Margin debt is a crummy predictor of a stock market crash. But after it starts spiking, it has a bone-chilling habit of peaking right around the time stocks crash. In the last fifteen years, it spiked three times: during the final throes of the bubbles that started imploding in 2000 and 2007; and now.
In February, margin debt jumped by $14.5 billion to a new all-time crazy record of $465.7 billion. In the last seven months, it soared $82.8 billion. It’s now 22% above the prior all-time crazy record of $381.4 billion set in July 2007, during the glorious moments before the whole construct came tumbling down.
Are we there yet?
Margin debt started spiking in January 1999 and in March 2000 hit a record of $278.5 billion, or 2.66% of GDP. That very month, stocks began their epic collapse, which, after 28 months of cliff dives and sucker rallies, left the S&P 500 down 45% and the Nasdaq nearly 80%!
Margin debt started spiking again in September 2006 to peak in July 2007 at $381.4 billion, or 2.60% of GDP. The market maxed out in October. Then the fetid air started hissing out of it. As stocks swooned, brokers told their frazzled clients with suddenly too much margin debt to put more money into their accounts or sell their holdings – right now! Forced selling commenced. As margin debt was unwound by dumping whatever could be dumped at whatever price, the selloff turned into a plunge. After a few waves of it, hedge funds, leveraged to the gills and going deaf from the giant sucking sound of redemptions, were forced to sell too, which drove stocks down further and triggered more forced selling. When the dust settled, the S&P 500 had crashed 57%.
It didn’t take long for people to forget.
Margin debt began spiking again in August 2010 but didn’t make it very far. In April 2011, well below the prior records, it headed south as spooked investors fondled their sell buttons. But in August 2012, it started rising again, and this time, it turned into a phenomenal spike that set a new record in July 2013 and continued shooting toward the stars. In February, at $465.7 billion, margin debt hit 2.73% of GDP. The highest ratio ever!
Over that period, investors had borrowed an additional $188 billion from their brokers and bought stocks with it, which drove up stock prices further and encouraged even more borrowing. Margin debt: the great accelerator on the way up. And on the way down.
Is this the red line?
What we won’t know until afterwards is if February was an absolute peak, an interim peak, or just another stage on the way to a much more dazzling peak. Hence, it’s worthless as a predictor. But it’s an indicator of overall stock-market leverage and ballooning risks.
Margin debt, which is based on what brokers report to the NYSE, is only a fraction of total leverage in the stock market. Stocks can be leveraged in many ways. Large players borrow in the shadow banking system and buy stocks with the proceeds. Executives borrow from their company, with their shares as collateral. When the stock crashes, the exec walks away with the borrowed cash and the company gets to keep the crashed shares – an elegant mechanism that transfers the loss to the company (and to the rest of the stockholders) while the exec profits from any upside.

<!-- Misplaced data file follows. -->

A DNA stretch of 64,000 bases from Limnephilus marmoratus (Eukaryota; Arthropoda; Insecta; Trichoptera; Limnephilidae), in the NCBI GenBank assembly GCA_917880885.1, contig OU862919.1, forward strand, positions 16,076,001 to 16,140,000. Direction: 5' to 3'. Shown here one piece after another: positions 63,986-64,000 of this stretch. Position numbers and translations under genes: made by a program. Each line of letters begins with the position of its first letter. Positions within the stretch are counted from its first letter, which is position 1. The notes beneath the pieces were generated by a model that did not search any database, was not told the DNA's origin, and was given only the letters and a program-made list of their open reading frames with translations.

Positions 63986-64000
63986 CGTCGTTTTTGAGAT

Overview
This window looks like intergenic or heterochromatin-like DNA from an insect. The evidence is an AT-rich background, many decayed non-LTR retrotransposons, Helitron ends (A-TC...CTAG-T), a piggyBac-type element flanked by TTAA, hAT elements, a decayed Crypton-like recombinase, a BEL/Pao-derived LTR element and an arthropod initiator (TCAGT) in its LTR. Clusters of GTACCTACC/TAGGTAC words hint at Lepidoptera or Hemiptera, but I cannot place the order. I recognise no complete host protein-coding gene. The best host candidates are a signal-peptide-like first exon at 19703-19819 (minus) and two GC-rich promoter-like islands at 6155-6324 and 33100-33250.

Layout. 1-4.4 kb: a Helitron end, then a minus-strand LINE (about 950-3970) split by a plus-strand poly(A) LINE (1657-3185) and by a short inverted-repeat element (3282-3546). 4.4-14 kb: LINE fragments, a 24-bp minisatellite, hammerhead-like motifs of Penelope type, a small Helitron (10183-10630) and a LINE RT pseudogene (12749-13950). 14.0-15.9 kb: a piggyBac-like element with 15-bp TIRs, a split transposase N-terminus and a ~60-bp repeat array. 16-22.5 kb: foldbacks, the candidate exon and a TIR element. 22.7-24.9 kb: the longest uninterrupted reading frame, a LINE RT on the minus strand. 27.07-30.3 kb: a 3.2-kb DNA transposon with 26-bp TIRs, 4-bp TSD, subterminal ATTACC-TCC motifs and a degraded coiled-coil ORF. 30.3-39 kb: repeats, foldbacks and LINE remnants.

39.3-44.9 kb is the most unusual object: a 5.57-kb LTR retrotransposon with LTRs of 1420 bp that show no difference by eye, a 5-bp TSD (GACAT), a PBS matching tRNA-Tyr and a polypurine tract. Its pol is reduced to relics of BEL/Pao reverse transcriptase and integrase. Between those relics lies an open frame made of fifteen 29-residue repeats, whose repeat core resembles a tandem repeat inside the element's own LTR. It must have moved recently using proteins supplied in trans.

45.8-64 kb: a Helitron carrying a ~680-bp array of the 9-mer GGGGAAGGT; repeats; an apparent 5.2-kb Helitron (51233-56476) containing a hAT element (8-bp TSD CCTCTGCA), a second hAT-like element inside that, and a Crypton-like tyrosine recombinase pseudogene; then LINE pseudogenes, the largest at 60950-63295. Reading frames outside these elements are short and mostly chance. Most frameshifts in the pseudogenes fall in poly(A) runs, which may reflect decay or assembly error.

Corporations have issued record amounts of new debt to buy back their own shares. In the fourth quarter of 2013, share buybacks of S&P 500 companies soared 30.5% year over year to $129.4 billion; for the year, buybacks jumped 19.2% to $475.6 billion. Tech companies dominated the game with 26.7% of all buybacks. Like Apple and IBM, they issued bonds to fund those buybacks. Yup, buying stocks with borrowed money.
The quarterly record for buybacks was set in the third quarter of 2007 when S&P 500 companies shelled out $233.2 billion for their own shares, at the cusp of the epic crash. With these buybacks, banks ingeniously tried to prop up their shares as they were heading into the financial crisis, a strategy that accelerated their collapse.
Most of these banks got bailed out by the Fed, and in return the Fed prevented them afterwards from blowing their iffy capital on buying back their own shares. But eventually, it allowed some buybacks, and last week, it opened the door further. JPMorgan didn’t waste time before announcing it would increase its buyback program by an additional $6.5 billion. Other banks followed, doing the very thing that had accelerated their collapse during the financial crisis.
Stock-market leverage can take wondrous forms. For example, taking out home equity loans to plow that moolah into stocks. Who would recommend such a thing? Plenty of people. It ties the risk of stocks to the home, and when the market crashes, much of the money is gone, but the debt is still there. The fact this stuff worms its way into financial publications these crazy days of ours is a sign that leverage and stock hype are reaching into rarefied regions to scrape up the last borrowed dollar.
Adding up all the money people and institutions have borrowed to buy stocks remains elusive. But margin debt is one of the indicators. And that indicator is redlining.
Even the Fed, which hardly ever sees anything, has seen it.
Dallas Fed President Richard Fisher repeatedly warned about it. Other Fed heads nodded. Stock market leverage was exactly what the Fed wanted as part of its strategy to shove even retirees, after destroying their livelihood, out on the thin end of the risk limb so that they would fall off and break their necks. The Fed called it the “wealth effect.” But now, as risks and leverage have taken on hair-raising proportions, the Fed is worried that its policies have created the conditions for a third crash in fifteen years. Hence the taper and the cacophony over raising rates.